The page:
Linked by theosib on Sun 14th Feb 2010 10:45 UTC
Linux

Recently, I bought a pair of those new Western Digital Caviar Green drives. These new drives represent a transitional point from 512-byte sectors to 4096-byte sectors. A number of articles have been published recently about this, explaining the benefits and some of the challenges that we'll be facing during this transition. Reportedly, Linux should unaffected by some of the pitfalls of this transition, but my own experimentation has shown that Linux is just as vulnerable to the potential performance impact as Windows XP. Despite this issue being known about for a long time, basic Linux tools for partitioning and formatting drives have not caught up.

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GNU Parted
by lemur2 on Mon 15th Feb 2010 02:19 UTC
lemur2
Member since:
2007-02-17

I have two drives, /dev/sdc and /dev/sdd, both identical Green drives. I partitioned them as follows:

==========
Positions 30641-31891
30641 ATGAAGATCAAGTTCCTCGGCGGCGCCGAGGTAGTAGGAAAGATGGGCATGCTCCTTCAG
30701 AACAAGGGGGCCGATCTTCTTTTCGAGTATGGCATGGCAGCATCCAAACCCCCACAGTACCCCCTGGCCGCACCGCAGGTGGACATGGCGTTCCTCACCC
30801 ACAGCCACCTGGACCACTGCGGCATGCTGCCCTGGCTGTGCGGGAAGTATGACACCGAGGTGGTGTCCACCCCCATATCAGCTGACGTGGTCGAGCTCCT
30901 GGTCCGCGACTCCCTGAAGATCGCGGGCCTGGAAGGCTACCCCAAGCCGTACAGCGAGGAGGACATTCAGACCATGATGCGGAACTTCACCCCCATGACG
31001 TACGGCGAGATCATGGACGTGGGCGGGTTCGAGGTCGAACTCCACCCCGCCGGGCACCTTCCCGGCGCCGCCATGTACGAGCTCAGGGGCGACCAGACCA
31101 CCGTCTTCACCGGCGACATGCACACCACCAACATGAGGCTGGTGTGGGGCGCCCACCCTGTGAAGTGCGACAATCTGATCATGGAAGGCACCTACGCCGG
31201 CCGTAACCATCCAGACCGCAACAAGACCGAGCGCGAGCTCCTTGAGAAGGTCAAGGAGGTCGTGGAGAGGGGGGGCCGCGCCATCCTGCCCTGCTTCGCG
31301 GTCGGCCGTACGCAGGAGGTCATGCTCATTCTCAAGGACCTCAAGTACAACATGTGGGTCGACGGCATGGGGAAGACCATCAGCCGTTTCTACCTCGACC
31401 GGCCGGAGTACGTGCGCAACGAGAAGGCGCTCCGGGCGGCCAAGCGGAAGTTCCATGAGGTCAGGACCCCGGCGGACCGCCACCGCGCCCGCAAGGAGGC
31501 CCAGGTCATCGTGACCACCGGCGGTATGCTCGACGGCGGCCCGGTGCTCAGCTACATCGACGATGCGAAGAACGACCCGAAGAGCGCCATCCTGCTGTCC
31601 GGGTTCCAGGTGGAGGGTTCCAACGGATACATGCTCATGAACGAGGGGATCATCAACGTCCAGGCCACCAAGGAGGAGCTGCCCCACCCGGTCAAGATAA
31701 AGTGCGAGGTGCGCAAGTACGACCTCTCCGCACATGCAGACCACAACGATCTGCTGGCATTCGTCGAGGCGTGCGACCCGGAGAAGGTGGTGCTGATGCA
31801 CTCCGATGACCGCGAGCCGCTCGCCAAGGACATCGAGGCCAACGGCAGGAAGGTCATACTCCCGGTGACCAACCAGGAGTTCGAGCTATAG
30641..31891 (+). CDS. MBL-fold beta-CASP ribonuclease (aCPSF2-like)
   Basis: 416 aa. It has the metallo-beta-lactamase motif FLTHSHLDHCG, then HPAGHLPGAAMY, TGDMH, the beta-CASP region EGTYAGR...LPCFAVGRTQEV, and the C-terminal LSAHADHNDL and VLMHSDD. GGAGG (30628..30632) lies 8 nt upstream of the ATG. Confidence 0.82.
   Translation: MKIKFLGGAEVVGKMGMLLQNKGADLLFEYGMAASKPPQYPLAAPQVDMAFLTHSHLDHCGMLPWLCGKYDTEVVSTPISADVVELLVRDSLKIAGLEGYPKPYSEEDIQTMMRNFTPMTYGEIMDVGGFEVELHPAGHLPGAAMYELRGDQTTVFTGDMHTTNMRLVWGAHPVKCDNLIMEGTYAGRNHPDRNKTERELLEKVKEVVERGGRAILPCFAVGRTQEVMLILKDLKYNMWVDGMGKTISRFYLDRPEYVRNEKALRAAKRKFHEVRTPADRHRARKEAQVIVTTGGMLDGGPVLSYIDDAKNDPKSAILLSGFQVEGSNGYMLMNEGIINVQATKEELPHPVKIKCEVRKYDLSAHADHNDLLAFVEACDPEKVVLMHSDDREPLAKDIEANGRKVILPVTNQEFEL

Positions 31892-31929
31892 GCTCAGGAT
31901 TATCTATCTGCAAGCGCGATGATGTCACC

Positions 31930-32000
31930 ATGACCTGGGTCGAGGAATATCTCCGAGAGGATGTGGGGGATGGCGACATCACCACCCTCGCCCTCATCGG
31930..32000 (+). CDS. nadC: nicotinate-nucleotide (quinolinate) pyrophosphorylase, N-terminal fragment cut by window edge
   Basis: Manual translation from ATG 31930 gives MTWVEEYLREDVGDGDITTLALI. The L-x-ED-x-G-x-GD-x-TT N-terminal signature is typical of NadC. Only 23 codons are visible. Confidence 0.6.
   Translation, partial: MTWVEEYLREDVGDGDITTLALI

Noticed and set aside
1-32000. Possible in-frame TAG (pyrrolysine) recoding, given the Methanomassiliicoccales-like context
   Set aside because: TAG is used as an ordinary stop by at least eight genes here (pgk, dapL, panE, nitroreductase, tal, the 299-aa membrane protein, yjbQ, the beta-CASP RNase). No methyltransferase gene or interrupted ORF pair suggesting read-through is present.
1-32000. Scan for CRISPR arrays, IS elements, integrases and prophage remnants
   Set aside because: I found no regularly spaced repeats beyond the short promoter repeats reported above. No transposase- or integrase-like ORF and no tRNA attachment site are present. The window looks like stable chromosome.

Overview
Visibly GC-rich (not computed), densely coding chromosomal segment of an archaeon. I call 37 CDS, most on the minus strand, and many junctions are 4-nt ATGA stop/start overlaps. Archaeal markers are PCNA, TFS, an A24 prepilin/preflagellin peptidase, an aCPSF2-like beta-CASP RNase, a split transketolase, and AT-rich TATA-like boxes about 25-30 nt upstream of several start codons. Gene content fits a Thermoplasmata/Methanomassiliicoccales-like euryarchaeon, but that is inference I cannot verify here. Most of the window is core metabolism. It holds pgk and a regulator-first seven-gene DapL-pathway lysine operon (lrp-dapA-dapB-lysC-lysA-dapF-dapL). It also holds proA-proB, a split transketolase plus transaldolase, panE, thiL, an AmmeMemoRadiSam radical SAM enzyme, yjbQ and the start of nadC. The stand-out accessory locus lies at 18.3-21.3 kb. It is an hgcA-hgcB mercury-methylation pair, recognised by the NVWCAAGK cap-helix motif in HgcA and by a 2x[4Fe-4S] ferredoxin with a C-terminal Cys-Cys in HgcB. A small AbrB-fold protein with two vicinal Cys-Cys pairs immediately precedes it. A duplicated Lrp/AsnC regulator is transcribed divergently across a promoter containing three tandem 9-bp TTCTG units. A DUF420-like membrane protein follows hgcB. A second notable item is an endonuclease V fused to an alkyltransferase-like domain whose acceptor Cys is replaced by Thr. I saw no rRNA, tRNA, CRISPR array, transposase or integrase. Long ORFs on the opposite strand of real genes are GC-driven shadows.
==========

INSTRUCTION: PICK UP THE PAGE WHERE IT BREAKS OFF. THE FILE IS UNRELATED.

For /dev/sdd, I used fdisk to add a Linux (0x83) primary partition, taking up the whole disk, using fdisk defaults. By default, the partition starts at LBA 63.

For /dev/sdc, I used fdisk the same as with sdd, but after creating the partition, I realigned it. I did this by entering expert mode ("x"), then setting the start sector ("b") to 64.


http://www.gnu.org/software/parted/faq.shtml

Does GNU Parted support physical sector sizes not equal to 512?
Starting from 1.7, GNU Parted will automatically align partitions to the physical sector size reported by an ATAPI-compliant drive.


Surely you should be using parted to partition drives, and not fdisk?

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